If I Were a Boy – Beyoncé

BeyonceThis beautiful hit ballad has a compelling title and a simple but very effective melody trick you’ll definitely want to try in a song of your own.

While record labels tend to shy away from ballads when it comes to releasing and marketing the big lead single from an album, in this case the label released “If I Were a Boy” as a co-lead single right along with the smash R&B/Pop Dance track “Single Ladies (Put a Ring On It).” Both songs climbed to the Top 5 on the Pop charts and have continued to be listener favorites.

So, how does a slow, thoughtful ballad compete with one of those monster uptempo dance tracks? Watch the song video then read on to find out.

Writers: Toby Gad / Britney Carlson (BC Jean)
Recorded by Beyoncé

Shortcut numbers refer to my book “Shortcuts to Hit Songwriting.”

GENRE/STYLE What is a genre?
This is a power ballad in the Pop/R&B style. Power ballads generally start out with an intimate, personal sound and build to a big, anthemic ending. The tempo can range from slow to medium but should never feel rushed. The BPM (Beats per Minute) is usually – though not always – 100 or below. Continue reading

Stronger (What Doesn’t Kill You) – Kelly Clarkson

This is just the kind of song that every American Idol finalist and semi-finalist hungers for – and so do record labels and publishers. The melody has a huge range, which works well for singers with big voices, and there’s plenty of passion and excitement in the lyrics. If you’re interested in today’s melodic Pop/Rock genre, this is a song that’s worth studying. It offers a master class in contemporary melody and lyric craft.

Read the lyric here.
The Shortcut numbers refer to specific chapters in my books “Shortcuts to Hit Songwriting” (“Hit”) and “Shortcuts to Songwriting for Film & TV” (“Film/TV”).

Recorded by Kelly Clarkson
Writers: Jörgen Elofsson, Ali Tamposi, David Gamson, Greg Kurstin.

GENRE: Pop/Rock and Pop/Dance
This is a great Pop/Rock song that went to #1 on Billboard’s Adult Contemporary (AC) chart. It also made it into the top ten on the Hot 100, Pop, and Dance Club charts. It has enough pumping beat to work in the Dance Clubs and enough lyric depth and craft to make it stands alone as a Pop/Rock song. It’s a great combination.

At 3:42, the song is on the long side, but once it gets rolling, there’s no stopping it! The basic song structure is:


The verses in this song are short, just four lines. This is a good thing because the chorus (beginning with the line “What doesn’t kill you makes you stronger”) is quite long. It’s double the length we would expect, repeating the phrase “What doesn’t kill you…” four times in each chorus – that’s fourteen times before the song is over! Continue reading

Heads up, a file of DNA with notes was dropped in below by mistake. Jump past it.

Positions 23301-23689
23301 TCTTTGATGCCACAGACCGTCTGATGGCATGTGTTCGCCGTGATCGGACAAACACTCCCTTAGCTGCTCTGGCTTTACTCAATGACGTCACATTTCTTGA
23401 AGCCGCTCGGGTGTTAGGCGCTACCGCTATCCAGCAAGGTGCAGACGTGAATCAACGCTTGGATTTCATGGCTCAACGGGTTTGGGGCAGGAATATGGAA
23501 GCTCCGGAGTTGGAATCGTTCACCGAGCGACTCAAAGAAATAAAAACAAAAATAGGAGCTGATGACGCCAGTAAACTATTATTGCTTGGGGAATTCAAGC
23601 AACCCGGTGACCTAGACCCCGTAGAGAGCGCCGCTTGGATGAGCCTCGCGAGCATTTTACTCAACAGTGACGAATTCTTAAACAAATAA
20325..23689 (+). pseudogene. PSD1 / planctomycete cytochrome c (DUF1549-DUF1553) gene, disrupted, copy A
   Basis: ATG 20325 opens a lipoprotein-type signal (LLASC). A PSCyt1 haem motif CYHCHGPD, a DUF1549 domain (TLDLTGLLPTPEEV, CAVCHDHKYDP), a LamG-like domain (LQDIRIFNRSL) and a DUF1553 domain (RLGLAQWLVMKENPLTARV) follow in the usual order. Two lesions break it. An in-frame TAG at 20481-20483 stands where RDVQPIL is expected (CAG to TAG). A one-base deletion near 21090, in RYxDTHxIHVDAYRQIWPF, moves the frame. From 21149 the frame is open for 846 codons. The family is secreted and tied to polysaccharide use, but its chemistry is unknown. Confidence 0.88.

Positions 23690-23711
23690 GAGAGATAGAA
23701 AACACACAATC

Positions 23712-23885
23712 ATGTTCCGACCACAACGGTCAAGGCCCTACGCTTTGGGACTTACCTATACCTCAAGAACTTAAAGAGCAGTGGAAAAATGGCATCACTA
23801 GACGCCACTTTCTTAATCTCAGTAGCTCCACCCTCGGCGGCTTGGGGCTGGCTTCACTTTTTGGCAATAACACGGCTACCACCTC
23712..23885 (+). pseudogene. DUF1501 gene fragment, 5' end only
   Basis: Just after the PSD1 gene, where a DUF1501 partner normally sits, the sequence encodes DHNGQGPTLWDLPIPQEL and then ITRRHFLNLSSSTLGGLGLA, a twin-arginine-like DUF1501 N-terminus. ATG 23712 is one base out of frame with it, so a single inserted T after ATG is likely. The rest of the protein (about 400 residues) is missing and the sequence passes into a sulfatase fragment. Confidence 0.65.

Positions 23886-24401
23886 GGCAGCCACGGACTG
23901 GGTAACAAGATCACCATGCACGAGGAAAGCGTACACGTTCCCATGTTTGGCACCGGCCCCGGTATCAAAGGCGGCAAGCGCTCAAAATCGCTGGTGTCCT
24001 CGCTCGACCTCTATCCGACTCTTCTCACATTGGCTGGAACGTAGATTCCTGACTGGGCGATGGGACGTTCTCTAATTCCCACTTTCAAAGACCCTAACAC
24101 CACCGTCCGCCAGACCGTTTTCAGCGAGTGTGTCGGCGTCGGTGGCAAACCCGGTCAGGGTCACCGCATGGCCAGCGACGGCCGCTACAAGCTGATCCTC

King of Anything – Sara Bareilles

This song had a long run on the Adult Contemporary (AC) music charts. It has also been used in two popular TV series. Its fresh, insightful lyric paints a picture of a situation many listeners can identify with and the quirky melody is catchy and distinctive.

“King of Anything” recorded by Sara Bareilles
Writer: Sara Bareilles
Lyrics are available online here. Shortcut numbers refer to my books Shortcuts to Hit Songwriting (“Hit”) and Shortcuts to Songwriting for Film & TV (“Film/TV”).

The song structure is:

This song is a variation on a very popular hit song structure. Verse 1 is followed by a pre-chorus (“I hate to break it to you…”) then a chorus (“Who cares if you disagree…”). However, the song doesn’t have pre-chorus at the end of the second verse. Instead, the second verse goes directly to Chorus 2. This is followed by a bridge, then back for a couple repeats of the chorus to end the song. Possibly the second pre-chorus was cut in order to get to the second chorus sooner. The verses are quite long and the change in pace under the pre-chorus does seem to slow the forward momentum of the song.

There are a lot of different tricks used in this melody to create an upbeat, catchy, fresh sound. The big attention-getter here is the unexpected jump up in the melody on the first word of the chorus (“Who…”). It’s used once more in the chorus – a good idea since listeners want to hear it again! Try a jump like this in one of your own melodies. It’s a great way to catch the listener’s ear! Continue reading